Seeing what happened inside the process vessel: combining optical, process and batch card data
I spent several weeks testing my fiber optic coupled Optical Analyzer before bringing it to a factory for real-time data collection. As a specialist in analytical instrumentation, I had been trained to deeply appreciate the need for measurement repeatability, which just means that if you measure the same thing over and over again, you had better get the same answer over and over again. The variation in the answers is a metric of the precision – and I had the fiber optic analyzer really precise!
Or so I thought.
At the very first demo, I placed the optical probe flush against a portal, a window at the side of the tank, and secure all the connections. But my signal fluctuated like crazy. What could it be? After the usual ritual that what we follow when we have no clue what’s wrong (reboot the computer, clean and reset the probe, check the lamp) I was ready to panic. At that very moment a tech came by, removed a few drops of batch from the tank and placed the liquid between two microscope slides. Squeezing the slides together, he raised them to the overhead light and muttered to no one in particular, “Yup, loaded with undissolved stuff.”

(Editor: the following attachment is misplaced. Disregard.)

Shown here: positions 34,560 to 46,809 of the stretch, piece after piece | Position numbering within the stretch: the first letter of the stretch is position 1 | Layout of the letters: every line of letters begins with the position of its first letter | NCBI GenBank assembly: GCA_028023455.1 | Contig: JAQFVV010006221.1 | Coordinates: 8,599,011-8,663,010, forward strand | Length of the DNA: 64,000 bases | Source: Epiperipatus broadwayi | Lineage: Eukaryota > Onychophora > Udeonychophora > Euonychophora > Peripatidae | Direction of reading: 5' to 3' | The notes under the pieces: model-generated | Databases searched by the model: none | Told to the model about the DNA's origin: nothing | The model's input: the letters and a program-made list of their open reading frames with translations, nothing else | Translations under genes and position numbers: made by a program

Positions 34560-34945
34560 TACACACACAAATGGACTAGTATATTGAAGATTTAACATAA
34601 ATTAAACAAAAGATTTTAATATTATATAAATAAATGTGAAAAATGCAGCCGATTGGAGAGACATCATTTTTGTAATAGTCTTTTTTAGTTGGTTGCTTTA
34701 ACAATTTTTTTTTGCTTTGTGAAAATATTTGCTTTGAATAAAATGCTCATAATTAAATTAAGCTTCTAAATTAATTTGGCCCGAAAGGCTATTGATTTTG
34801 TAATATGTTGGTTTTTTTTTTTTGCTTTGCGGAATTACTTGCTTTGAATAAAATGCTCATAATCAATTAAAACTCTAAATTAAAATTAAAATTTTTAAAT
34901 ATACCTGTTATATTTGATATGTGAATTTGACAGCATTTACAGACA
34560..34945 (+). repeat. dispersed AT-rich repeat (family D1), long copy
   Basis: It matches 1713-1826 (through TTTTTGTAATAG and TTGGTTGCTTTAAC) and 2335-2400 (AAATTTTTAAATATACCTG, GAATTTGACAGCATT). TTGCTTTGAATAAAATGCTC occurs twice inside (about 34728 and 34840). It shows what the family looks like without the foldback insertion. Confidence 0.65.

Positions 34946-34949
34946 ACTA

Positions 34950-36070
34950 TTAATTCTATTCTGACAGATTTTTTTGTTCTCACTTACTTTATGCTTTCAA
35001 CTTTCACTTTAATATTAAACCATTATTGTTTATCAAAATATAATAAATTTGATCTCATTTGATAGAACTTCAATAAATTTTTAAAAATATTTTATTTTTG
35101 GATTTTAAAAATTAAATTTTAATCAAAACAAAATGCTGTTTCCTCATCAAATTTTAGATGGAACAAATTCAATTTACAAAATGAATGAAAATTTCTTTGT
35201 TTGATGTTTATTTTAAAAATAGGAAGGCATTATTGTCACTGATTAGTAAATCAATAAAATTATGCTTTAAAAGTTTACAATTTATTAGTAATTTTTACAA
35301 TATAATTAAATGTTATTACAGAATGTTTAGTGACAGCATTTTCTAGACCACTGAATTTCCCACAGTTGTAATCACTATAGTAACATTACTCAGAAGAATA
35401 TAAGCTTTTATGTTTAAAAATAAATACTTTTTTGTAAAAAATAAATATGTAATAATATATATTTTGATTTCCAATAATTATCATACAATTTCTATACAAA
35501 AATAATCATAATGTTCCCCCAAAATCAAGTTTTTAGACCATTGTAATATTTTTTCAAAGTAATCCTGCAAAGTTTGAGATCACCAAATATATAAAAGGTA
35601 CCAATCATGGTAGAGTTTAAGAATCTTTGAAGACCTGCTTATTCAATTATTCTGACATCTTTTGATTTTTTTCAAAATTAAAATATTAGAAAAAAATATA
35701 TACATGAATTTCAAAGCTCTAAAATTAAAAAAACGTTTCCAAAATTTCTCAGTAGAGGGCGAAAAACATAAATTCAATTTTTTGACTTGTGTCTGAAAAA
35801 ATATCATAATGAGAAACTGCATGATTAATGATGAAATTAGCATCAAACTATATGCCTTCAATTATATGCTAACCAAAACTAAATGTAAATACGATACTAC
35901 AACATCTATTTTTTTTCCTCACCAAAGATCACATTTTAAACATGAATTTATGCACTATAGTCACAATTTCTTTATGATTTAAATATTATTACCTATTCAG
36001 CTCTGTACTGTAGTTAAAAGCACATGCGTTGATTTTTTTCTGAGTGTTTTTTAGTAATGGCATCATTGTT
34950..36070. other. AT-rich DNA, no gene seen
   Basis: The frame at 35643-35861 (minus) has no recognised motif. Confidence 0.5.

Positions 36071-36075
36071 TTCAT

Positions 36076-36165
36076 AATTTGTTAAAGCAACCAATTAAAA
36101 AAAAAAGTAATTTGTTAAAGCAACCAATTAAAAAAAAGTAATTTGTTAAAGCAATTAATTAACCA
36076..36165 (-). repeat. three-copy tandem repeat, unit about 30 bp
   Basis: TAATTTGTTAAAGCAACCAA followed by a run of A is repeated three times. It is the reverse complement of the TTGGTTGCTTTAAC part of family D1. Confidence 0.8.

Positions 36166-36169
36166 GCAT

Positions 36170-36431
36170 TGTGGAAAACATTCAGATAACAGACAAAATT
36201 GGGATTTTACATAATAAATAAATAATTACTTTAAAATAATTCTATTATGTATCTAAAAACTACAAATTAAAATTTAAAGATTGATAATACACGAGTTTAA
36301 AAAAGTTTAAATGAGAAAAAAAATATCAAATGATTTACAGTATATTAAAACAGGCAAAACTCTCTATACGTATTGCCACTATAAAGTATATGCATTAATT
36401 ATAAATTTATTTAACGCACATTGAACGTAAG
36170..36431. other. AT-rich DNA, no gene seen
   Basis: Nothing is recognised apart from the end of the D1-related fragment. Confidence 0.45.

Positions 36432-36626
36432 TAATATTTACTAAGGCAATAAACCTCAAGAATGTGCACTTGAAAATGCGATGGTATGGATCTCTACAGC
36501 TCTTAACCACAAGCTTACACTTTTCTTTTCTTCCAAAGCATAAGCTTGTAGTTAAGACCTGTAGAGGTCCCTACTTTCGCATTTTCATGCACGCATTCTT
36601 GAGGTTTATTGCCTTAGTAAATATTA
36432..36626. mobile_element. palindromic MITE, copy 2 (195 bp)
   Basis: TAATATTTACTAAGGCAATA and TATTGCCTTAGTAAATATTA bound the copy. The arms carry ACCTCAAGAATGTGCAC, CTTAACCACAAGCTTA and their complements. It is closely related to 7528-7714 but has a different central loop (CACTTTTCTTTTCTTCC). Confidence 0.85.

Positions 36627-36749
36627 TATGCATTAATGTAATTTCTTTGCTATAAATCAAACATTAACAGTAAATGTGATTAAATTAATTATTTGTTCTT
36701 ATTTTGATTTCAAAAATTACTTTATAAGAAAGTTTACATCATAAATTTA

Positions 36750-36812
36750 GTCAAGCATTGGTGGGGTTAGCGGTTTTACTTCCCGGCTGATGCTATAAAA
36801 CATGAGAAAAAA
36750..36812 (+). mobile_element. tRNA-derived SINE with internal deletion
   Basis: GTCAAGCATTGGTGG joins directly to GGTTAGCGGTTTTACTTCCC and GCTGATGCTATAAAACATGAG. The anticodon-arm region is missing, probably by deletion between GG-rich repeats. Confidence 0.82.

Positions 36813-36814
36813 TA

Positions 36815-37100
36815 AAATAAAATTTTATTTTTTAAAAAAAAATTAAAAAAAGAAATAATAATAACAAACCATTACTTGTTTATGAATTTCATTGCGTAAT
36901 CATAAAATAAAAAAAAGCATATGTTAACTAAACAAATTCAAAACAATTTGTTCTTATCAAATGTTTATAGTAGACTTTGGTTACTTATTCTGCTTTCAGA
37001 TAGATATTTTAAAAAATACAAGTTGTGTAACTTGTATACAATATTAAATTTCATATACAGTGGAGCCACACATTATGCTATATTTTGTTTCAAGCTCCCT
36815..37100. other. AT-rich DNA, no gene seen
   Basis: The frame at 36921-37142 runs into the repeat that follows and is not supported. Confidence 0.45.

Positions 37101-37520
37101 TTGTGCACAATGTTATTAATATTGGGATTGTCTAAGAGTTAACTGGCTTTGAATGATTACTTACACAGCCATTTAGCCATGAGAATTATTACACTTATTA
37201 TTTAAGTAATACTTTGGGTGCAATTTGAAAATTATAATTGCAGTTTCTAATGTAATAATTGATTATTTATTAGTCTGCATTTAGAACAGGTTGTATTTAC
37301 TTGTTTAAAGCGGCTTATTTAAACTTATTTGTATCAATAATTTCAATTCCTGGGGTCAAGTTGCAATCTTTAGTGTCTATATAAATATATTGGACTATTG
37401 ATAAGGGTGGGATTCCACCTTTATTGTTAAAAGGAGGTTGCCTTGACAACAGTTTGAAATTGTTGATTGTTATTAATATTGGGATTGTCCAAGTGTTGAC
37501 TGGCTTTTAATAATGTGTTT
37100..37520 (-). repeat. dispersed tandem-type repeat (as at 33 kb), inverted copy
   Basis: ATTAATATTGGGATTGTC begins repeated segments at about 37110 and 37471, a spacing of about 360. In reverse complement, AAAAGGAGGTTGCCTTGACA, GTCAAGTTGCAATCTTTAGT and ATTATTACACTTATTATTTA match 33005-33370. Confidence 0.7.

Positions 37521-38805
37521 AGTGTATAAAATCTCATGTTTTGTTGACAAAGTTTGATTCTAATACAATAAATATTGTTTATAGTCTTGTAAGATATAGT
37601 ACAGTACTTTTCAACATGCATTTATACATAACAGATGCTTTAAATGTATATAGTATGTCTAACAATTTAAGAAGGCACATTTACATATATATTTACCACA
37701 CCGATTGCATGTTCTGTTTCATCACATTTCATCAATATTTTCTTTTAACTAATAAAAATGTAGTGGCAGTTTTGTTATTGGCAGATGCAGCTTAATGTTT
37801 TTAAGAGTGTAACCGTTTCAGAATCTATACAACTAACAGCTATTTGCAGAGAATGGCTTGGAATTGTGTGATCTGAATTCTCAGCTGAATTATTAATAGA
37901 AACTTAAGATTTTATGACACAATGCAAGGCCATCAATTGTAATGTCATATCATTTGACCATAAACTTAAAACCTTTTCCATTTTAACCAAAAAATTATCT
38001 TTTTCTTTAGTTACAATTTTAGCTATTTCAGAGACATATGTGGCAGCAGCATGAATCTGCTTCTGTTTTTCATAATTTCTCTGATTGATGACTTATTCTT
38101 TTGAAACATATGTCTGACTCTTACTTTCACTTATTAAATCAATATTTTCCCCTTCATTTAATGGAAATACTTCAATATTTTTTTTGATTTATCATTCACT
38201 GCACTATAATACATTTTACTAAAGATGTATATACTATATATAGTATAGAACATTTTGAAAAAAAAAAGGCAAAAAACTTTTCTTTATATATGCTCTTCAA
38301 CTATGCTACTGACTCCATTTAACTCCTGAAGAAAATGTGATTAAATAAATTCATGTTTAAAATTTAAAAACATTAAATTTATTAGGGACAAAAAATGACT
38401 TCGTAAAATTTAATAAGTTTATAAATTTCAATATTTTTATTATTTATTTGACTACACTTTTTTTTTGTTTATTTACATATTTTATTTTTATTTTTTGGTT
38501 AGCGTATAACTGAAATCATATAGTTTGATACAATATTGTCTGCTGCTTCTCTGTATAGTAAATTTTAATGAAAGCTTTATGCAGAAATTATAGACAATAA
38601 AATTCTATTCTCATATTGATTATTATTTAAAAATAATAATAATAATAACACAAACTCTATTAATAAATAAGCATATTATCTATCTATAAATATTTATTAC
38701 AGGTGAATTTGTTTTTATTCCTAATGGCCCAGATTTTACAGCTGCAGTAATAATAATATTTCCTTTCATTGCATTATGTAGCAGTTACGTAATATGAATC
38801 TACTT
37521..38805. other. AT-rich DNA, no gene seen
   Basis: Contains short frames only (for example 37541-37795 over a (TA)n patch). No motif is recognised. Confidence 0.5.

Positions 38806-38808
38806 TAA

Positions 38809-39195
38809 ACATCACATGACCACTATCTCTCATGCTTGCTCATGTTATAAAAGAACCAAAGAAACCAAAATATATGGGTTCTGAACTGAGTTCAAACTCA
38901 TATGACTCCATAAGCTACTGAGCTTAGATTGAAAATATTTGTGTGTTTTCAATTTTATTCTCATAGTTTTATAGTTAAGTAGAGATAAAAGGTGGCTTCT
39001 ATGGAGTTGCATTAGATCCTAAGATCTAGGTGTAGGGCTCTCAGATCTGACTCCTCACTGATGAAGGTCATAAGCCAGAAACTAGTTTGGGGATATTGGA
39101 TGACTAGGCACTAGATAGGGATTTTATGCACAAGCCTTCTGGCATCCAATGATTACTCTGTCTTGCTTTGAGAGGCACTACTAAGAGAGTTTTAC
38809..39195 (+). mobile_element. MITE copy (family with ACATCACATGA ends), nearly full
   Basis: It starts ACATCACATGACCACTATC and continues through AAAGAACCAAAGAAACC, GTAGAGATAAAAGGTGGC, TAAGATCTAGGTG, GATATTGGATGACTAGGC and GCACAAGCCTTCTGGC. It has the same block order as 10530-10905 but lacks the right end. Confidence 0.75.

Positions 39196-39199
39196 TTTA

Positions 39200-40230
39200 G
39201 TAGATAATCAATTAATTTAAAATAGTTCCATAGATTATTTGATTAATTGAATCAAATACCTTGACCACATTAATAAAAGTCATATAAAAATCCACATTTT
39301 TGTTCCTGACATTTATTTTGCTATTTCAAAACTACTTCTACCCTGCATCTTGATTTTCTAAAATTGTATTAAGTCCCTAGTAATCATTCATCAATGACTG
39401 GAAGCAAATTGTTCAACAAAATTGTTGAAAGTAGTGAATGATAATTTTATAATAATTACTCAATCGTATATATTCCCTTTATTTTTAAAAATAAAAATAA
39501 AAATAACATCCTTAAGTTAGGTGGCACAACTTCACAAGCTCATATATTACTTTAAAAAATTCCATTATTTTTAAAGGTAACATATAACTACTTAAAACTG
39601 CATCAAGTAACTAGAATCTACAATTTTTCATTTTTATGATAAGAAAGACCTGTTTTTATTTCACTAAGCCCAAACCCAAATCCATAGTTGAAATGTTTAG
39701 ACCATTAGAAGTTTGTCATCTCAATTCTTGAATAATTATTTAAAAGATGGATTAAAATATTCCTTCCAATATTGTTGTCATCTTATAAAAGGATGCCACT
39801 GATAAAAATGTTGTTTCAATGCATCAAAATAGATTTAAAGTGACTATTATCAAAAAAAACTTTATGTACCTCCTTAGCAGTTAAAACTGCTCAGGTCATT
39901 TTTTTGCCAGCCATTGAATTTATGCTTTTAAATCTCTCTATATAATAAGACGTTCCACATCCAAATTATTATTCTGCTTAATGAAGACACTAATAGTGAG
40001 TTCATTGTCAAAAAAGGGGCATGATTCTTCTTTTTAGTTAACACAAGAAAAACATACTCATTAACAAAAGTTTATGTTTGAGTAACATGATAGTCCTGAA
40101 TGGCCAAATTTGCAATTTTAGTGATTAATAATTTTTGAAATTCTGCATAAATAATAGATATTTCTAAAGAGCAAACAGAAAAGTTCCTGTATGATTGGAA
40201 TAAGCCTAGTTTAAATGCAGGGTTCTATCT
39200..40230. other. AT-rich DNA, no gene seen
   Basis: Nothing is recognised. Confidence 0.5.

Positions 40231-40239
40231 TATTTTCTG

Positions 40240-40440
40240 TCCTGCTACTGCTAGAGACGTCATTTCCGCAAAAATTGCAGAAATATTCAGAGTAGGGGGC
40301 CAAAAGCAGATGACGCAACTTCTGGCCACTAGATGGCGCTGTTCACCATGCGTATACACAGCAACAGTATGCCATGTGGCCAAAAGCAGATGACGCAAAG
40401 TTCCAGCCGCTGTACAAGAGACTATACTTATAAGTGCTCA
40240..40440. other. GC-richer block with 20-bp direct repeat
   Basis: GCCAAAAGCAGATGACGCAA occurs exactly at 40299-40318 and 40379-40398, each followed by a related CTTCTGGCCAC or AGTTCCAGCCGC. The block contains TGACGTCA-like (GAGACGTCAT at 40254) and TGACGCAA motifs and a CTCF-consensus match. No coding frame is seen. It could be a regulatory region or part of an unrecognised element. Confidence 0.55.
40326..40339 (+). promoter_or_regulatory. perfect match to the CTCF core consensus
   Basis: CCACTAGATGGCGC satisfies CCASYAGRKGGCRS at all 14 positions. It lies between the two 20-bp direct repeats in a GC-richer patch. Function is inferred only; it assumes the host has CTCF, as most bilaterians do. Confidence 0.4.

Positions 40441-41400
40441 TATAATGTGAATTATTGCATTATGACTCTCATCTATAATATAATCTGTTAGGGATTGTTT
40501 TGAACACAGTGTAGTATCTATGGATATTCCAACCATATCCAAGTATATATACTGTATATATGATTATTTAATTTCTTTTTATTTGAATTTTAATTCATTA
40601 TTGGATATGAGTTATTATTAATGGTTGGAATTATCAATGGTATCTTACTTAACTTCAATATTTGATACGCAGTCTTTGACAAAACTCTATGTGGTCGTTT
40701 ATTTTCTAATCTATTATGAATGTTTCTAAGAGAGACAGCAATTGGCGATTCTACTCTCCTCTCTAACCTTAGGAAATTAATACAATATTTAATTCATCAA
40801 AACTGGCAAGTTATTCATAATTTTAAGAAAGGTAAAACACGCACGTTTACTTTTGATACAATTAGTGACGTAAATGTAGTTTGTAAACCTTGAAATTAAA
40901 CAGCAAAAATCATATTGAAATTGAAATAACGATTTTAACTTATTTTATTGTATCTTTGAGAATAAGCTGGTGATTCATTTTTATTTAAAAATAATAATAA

That’s when I learned two lessons:
I had the world’s most sensitive particulate meter
My science must always be rooted in the reality of process batch manufacturing.
As the video shows, the “dirt detector” is now a standard feature built into the Optical Analyzer and I the connection to practical manufacturing concerns is tight. But what I also want to point out is that good science lets us see much more detail within the manufacturing realities. Notice how even these few parameters can so clearly reveal the secrets of what is happening to the batch between that opaque steel shell. It’s not so opaque any more.
Seeing more than ever before